CD Review: How To Destroy Angels – How To Destroy Angels

Any new project involving a musician as talented and accomplished as Trent Reznor is bound to set pulses racing. Already tagged as a “supergroup” How To Destroy Angels, Reznor’s latest […]

Any new project involving a musician as talented and accomplished as Trent Reznor is bound to set pulses racing. Already tagged as a “supergroup” How To Destroy Angels, Reznor’s latest incarnation also featuring his wife Mariqueen Maandig on vocals along with British composer and producer Atticus Ross released their debut EP via digital download from their website earlier this week.

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The album opens with ‘The Space In Between’ a juxtaposition of Maandig’s haunting vocals against a tinny backbeat. Imagine Morcheeba mixed with 80s-style electro-rock effects and you’re almost there. This gentle, chilled out vignette lulls us into a false sense of security which is quickly shattered as the second track ‘Parasite’ kicks in. This a punchy, rock song which opens up with screeching guitar feedback before the beat kicks in. If the female vocals were removed this track could sound like classic Nine Inch Nails. ‘Parasite’ really gets under the skin next, featuring the kind of musical rise and fall set against the steady beat of the drum machine that stamped success all over the anthemic ‘Head Like A Hole‘ some 20-years-ago.

Track three ‘Fur Lined’ has a strong alt-pop feel to it. It is the most straight forward track on the EP, with a clear and discernable verse, chorus, verse structure. It’s a catchy track with a slight decadent Portishead vibe creeping in toward the end. Fourth track ‘BBB’ which sees Maandig and Reznor whispering in unison, “Listen to the sound of my big black boots” repeatedly over heavier electronic effects in a way that closely resembles the sound of electro queen Peaches. The penultimate ‘The Believers’ does little to stand out on this EP though. Opening with some bizarre noises and sliding quickly into the familiar beats which permeate this release it evokes a sense of musicians becoming a little trigger happy with the effects buttons and samplers.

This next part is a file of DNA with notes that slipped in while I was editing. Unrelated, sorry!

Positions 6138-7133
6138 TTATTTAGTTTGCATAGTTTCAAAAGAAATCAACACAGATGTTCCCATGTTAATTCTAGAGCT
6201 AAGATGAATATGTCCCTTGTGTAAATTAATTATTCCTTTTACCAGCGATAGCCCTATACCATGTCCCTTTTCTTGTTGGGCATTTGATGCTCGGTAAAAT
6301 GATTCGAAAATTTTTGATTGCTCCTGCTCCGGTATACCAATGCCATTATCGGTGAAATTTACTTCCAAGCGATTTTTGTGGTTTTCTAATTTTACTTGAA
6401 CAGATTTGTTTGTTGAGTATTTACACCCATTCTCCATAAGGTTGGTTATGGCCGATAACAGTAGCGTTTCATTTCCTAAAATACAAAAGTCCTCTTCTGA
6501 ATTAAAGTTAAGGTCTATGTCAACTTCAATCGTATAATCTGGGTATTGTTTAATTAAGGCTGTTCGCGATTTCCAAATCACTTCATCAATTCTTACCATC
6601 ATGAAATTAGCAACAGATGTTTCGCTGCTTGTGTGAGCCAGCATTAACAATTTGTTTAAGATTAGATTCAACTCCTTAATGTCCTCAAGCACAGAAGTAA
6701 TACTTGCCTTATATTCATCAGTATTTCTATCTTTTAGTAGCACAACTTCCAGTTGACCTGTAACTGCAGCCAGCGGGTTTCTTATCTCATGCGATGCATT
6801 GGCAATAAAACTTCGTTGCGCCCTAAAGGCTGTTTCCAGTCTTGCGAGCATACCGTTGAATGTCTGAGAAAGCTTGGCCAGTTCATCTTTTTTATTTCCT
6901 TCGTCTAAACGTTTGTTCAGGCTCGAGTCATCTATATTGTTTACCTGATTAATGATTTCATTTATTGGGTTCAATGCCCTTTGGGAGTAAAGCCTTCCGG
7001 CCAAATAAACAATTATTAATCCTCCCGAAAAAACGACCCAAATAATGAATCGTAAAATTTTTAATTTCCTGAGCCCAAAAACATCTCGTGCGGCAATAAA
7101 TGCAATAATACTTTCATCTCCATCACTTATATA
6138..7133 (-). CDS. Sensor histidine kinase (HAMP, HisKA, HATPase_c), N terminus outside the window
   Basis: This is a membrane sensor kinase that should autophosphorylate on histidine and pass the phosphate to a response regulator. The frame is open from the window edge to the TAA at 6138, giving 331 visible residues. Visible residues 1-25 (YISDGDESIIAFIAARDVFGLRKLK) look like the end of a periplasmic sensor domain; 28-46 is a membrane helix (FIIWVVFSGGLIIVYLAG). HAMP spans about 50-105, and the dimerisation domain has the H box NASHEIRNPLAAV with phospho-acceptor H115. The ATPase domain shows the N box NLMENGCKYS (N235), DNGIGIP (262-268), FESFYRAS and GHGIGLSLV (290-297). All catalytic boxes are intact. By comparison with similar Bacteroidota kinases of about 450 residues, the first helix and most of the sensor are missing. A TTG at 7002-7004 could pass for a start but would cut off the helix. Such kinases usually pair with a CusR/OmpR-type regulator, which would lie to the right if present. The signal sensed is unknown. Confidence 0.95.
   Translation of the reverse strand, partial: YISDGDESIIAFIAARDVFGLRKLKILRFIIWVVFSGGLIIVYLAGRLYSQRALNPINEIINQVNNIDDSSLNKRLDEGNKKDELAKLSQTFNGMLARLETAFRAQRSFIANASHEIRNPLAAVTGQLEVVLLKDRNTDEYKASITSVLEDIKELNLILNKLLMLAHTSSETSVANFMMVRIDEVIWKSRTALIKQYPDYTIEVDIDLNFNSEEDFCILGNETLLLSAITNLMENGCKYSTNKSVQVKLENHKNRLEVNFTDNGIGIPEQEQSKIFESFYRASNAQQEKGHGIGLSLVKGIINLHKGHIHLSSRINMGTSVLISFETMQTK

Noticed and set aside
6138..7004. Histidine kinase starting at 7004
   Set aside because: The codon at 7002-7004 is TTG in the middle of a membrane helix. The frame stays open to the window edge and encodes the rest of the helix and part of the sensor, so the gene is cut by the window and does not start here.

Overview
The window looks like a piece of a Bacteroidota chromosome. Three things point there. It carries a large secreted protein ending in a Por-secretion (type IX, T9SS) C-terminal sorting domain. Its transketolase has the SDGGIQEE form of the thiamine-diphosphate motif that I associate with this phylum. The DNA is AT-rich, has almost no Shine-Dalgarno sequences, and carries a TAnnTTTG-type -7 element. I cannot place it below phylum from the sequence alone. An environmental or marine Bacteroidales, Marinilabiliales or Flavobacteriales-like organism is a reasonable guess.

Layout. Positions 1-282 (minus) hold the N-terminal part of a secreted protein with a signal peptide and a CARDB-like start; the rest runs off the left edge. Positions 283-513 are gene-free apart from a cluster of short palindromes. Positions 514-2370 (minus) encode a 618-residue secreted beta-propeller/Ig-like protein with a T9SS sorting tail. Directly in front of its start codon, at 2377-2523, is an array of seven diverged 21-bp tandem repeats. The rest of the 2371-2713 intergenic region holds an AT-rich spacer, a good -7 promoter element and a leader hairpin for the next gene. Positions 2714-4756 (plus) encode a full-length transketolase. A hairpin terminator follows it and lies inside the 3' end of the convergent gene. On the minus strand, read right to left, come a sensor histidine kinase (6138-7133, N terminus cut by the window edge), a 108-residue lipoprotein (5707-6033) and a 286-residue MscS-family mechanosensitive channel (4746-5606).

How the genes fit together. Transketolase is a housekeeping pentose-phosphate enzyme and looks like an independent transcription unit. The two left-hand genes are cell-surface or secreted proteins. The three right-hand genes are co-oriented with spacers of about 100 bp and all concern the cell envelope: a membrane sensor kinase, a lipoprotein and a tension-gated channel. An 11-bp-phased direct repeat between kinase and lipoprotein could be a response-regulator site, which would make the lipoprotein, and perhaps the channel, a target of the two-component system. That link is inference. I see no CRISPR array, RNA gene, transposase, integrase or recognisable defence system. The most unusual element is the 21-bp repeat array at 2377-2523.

How To Destroy Angels’ closes with the beautiful ‘A Drowning’ a slow and evocative track that’s our standout. Despite the omnipresence of the industrial beats and the random interjections of electro effects, Maandig’s strong vocal performance carries this song away and sets it far apart from the other tracks. As she sings, “I don’t think I can save myself, I’m drowning here, Please, anyone” she consciously drags the listener down further and further into her melancholy.

This album is an amalgamation of standard industrial rock sound effects, delicate and haunting female vocals as well as poppy, catchy hooks. Given the undeniable scope of Trent Reznor’s musicianship ‘How To Destroy Angels’ probably isn’t as musically experimental as you might expect, but it is a welcome return to form and an interesting move by Reznor into darkwave territory.

For more information visit the official MySpace.

rating-4

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